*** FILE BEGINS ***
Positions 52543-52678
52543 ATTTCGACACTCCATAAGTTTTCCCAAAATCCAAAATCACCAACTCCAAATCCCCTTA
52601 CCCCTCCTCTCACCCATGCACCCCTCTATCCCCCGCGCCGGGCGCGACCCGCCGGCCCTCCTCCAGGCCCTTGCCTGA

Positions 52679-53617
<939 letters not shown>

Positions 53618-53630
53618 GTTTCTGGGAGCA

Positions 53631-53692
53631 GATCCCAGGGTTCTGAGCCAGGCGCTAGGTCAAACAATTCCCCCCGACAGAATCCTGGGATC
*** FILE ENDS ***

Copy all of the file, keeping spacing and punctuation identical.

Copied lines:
Positions 52543-52678
52543 ATTTCGACACTCCATAAGTTTTCCCAAAATCCAAAATCACCAACTCCAAATCCCCTTA
52601 CCCCTCCTCTCACCCATGCACCCCTCTATCCCCCGCGCCGGGCGCGACCCGCCGGCCCTCCTCCAGGCCCTTGCCTGA

Positions 52679-53617
<939 letters not shown>

Positions 53618-53630
53618 GTTTCTGGGAGCA

Positions 53631-53692
53631 GATCCCAGGGTTCTGAGCCAGGCGCTAGGTCAAACAATTCCCCCCGACAGAATCCTGGGATC